Thursday, October 31, 2019

Fall Finds Along Bog Meadow

Wednesday was gray, but it didn't rain, and the temperature was quite balmy.  A nice day for a walk, but I let most of it slip away before I got out of the house. Luckily, there's a delightful trail just on the other side of town, so I headed over to Bog Meadow Brook Nature Trail to stretch my legs before dinner. This trail (a former railroad bed) runs for about two miles amid forested wetlands, swamp, and open marsh, and despite the abundance of invasive plants like Tartarian Honeysuckle and Phragmites that line much of the trail, plenty of native plants thrive there as well.

Many of the trees and shrubs have lost their leaves by now, but as I enter the trail from the Rte. 29 trailhead, I note that the honeysuckles still hold on to most of theirs. Although they are turning yellow now, the leaves remain green enough to continue photosynthesizing, a key reason this shrub can out-compete most of our native shrubs.

But not all of them!  Plenty of Gray Dogwood still thrives along this trail, and this time of year this native shrub easily stands out from all surrounding vegetation because of its startling-pink pedicels that hold its stark-white berries.

By contrast, you really have to search to notice the dun-colored catkins of American Hazelnut that dangle from its hairy twigs.

There are plenty of Poison Sumac trees in the swamp near this end of the trail, and this time of year they are easily distinguished, thanks to their abundant clusters of dangling whitish berries.  These berries would be quite attractive to include in fall floral arrangements, but I would not recommend that anyone try to do so.  Not that ANY vegetation should be picked in this nature preserve, but especially not the kind that could give you quite an unpleasant rash. But they are quite pretty, viewed from a safe distance. And the birds really thrive on them.

The fluffy seed heads of asters are also quite pretty now, especially when found amid the colorful leaves of Blueberry and Meadowsweet.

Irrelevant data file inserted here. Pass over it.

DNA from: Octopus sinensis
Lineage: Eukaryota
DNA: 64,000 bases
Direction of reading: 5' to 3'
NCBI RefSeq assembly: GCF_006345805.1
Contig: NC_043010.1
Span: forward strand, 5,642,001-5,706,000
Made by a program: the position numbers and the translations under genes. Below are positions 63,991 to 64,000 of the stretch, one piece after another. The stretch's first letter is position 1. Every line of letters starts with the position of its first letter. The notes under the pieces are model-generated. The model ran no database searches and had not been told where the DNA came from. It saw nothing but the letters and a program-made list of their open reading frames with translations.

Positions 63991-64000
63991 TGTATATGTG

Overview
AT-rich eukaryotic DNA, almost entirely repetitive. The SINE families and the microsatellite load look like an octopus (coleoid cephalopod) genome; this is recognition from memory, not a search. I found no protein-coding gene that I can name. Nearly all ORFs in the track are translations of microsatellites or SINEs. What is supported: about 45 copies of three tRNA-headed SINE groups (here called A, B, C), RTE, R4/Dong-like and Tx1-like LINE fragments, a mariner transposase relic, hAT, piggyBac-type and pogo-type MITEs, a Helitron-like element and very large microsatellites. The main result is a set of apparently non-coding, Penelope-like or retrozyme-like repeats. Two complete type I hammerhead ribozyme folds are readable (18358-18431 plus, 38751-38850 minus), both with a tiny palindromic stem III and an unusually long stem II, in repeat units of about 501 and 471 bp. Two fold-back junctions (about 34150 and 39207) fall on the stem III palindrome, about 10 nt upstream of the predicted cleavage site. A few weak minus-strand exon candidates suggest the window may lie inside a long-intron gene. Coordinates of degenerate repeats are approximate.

I'm always delighted to find the dry seed pods of Canada Lily, for I love how the separating sections of the pods are held together by what looks like delicate stitchery.

This old rotting stump almost looked as if it were afire, covered as it was with flame-yellow masses of the tiny discs of Lemon Drop Fungus.

About a mile in, the trail approaches an area of open marsh, a favorite resting place for many migrating waterfowl. Not today, though, for only a few silent Canada Geese could be found quietly moving amid the cattails on the far side of the open water.


On the opposite side of the trail from the open water, a tussock swamp stretches as far as the eye can see. All these varied wetlands create a rich habitat for many kinds of wildlife, where mammals like deer and beavers and foxes and coyotes thrive, as well as abundant numbers of bird species.  Bog Meadow Brook Nature Trail is a favorite haunt of avid birders,  especially on early mornings.

But this was late afternoon, and all was calm and quiet.

The autumn foliage is muted now, with the exception of a single oak with startling-red leaves.

The leaves and fruit on this Swamp Rose, however, added their own vivid glow to the scene.

I found many other Winterberry shrubs that were laden with more thickly clustered berries than this one was, but I was particularly drawn to the beauty of these graceful branches leaning over the quiet water. They reminded me of Japanese watercolors.

But I was not happy at all to find these berries, as vividly colorful as they are.  For these are the fruits of Autumn Olive, an aggressively invasive shrub.  Maybe the already-established invasive honeysuckles growing nearby will help to keep this shrub at bay, but I think I will point it out to Bog Meadow's trail steward and ask him to cut it down.  Despite the fact that birds love these fruits, we don't need any more alien species here!


threecollie said...

Love all your photos!

Woody Meristem said...

How fortunate you are to have that wonderfully varied area nearby. Please, o please, do not hope that Asiatic honeysuckle eliminates autumn olive -- those honeysuckles have no redeeming qualities, and will also eliminate native plants. As bad as autumn olive is the Asiatic honeysuckles are much worse.

Jacqueline Donnelly said...

Thanks, threecollie. I think you know how much I love YOUR photos!

I know, Woody, that the Asiatic honeysuckles are awful, but they've been thriving along this trail for at least the 20 years I've been hiking it, and our native dogwoods,hazelnuts, chokecherries, sumacs, blueberries, azaleas, alders, native roses, etc. continue to thrive as well, so it's almost as if an equilibrium has been achieved. The Autumn Olive is a recent introduction, so my hope is that it can be quickly eradicated before it can dominate the habitat, and if that can't be accomplished, could the already established honeysuckles prevent the spread of the Autumn Olive?